The research, and collation of this into cohesive structure, would have been a challenge. How did you tackle this?

I visited Krasnoyarsk and spoke extensively to family members, especially Marietta [Zhanna's mother]. I called Marietta regularly. For other descriptive material I visited Nagorno-Karabakh, Armenia and Romania, and I had already extensive experience of the old Soviet Union through living there for more than four years and visiting Grozny and Nagorno-Karabakh in the course of my reporting. Of course, I had my own experiences upon which to draw as a member of the family for the last 26 years and an occasional visitor to their home and dacha.

How did you balance this – with the hindsight of the historian, and as an eye-witness to the latter events in particular?

I compiled a family memoir first. Then I researched and expanded and enriched the telling by adding and interweaving the social and historical landscape into the text.

The great humanity of your father and mother in-law shines through, their personal integrity and family loyalty offers a beacon through the upheaval of recent history. One is also struck by how they embraced their new Siberian home, the taiga, and its austere beauty. The description of a meal shared at their dacha is particularly evocative. One has a sense of timeless things, like a feast shared and family events celebrated, are the constants that can overcome so much suffering. Is your wife and her family pleased at your portrait of their history? 

Yes, they are. Marietta was rather touched to have her family's story told, but I detected concern at the start about resurrecting the family secret - Stanislav's imprisonment [Stanislav Suvorov, the shoemaker and Zhanna's father]. She was relieved that my research established the injustice of his imprisonment. Indeed, the book rehabilitates Stanislav. Zhanna found it painful to recall some events, particularly pertaining to her husband Viktor's death, but she was committed - once the decision to go ahead with the book was made - that it should be a full and honest account.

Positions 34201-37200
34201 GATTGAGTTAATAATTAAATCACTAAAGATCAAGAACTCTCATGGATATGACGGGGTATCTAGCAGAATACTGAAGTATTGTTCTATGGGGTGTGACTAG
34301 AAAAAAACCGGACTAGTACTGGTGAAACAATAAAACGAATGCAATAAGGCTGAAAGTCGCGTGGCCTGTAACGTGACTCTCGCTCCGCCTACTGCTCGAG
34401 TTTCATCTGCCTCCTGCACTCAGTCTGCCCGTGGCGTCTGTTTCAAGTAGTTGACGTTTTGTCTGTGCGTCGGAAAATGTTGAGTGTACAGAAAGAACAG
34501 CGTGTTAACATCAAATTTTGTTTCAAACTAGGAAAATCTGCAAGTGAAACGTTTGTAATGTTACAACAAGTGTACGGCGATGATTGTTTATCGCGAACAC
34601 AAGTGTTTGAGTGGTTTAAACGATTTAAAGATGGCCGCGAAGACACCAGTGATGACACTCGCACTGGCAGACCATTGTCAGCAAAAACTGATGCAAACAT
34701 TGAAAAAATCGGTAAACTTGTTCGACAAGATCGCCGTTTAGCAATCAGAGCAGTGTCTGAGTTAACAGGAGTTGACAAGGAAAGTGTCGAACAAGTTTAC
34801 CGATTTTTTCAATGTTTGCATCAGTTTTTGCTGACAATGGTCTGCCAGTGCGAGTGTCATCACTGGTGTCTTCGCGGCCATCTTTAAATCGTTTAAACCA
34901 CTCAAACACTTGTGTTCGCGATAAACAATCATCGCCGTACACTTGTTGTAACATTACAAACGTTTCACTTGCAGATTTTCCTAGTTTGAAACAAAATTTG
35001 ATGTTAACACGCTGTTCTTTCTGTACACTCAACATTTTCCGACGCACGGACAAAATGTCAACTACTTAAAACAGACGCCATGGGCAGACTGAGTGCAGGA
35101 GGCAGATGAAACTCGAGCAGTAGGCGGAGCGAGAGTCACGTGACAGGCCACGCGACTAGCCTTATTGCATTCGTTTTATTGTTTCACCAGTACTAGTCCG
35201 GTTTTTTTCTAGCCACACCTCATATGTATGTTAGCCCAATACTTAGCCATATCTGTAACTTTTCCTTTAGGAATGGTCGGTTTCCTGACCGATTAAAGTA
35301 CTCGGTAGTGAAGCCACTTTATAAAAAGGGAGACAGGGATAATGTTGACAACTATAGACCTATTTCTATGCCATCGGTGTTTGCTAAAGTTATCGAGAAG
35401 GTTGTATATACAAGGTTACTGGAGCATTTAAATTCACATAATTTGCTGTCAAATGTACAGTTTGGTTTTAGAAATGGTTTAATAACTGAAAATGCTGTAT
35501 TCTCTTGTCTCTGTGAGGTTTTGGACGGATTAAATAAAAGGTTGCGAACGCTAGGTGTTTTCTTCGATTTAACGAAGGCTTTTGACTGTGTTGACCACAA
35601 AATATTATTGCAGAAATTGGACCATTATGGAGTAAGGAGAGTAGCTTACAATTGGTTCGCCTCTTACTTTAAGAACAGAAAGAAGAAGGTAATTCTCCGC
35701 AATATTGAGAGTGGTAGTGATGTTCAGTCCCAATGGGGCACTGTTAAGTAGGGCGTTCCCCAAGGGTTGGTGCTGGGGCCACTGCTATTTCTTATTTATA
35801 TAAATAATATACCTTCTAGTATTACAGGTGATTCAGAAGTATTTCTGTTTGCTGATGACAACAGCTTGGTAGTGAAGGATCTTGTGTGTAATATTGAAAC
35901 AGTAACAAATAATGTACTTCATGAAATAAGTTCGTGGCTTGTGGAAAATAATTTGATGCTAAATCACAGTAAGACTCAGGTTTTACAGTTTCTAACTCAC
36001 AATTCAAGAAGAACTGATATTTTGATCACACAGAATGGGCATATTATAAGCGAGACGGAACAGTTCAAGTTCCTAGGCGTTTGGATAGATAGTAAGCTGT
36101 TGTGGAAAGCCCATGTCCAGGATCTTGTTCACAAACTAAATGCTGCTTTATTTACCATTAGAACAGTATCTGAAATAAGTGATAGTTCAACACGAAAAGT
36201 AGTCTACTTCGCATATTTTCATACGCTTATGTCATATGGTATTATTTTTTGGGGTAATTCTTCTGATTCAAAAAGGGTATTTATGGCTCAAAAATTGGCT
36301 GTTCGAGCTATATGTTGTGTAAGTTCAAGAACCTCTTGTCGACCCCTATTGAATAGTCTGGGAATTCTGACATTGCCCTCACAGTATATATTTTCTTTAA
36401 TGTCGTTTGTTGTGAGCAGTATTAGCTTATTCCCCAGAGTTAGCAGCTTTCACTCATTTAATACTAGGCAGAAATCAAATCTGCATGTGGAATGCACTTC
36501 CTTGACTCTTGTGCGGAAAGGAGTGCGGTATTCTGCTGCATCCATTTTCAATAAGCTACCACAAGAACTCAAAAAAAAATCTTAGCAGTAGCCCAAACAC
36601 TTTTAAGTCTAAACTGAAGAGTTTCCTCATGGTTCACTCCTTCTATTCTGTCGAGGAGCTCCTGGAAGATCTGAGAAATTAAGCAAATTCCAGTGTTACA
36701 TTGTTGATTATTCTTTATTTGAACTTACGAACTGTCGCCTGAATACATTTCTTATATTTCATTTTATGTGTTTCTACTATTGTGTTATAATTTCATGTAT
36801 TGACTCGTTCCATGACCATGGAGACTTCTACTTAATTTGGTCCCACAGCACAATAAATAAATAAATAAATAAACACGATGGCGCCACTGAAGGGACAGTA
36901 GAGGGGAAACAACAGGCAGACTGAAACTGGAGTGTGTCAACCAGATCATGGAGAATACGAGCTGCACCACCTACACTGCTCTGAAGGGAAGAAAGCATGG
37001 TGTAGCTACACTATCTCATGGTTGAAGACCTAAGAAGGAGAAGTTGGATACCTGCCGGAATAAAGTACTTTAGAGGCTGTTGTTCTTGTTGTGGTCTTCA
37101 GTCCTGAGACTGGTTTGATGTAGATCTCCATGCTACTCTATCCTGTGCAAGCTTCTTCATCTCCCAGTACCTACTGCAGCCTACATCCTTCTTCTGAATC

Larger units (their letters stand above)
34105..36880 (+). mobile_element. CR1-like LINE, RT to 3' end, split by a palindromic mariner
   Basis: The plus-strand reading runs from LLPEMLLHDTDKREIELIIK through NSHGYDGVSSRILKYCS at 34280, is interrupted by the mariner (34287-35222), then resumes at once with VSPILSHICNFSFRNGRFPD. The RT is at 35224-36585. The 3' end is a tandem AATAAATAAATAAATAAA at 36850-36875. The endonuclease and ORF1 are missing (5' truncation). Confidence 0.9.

Propaganda poster from the era of Stalin

Will it be translated into Russia and made available there? 

Not yet known. I hope so.

The personal hardship of so many Russians, and the story of the Armenians and Chechens in particular, are made vivid by this story. It seems the forced movement of peoples within Russia was one way Stalin sought to dilute national identities, yet these are still an important factor in understanding modern Russia. Currently Brexit is underway here in the UK following some baffling political decisions, while Lithuania Latvia and Estonia all embrace their EC membership. Clearly, there is still much focus of National borders and integrity within the melting pots of Europe, Asia, America. After writing this book do you have any opinions on how this may reach resolution so that ultimately more global concerns, such as climate change and food production, can be addressed in a way to help the future of humans and the world in general?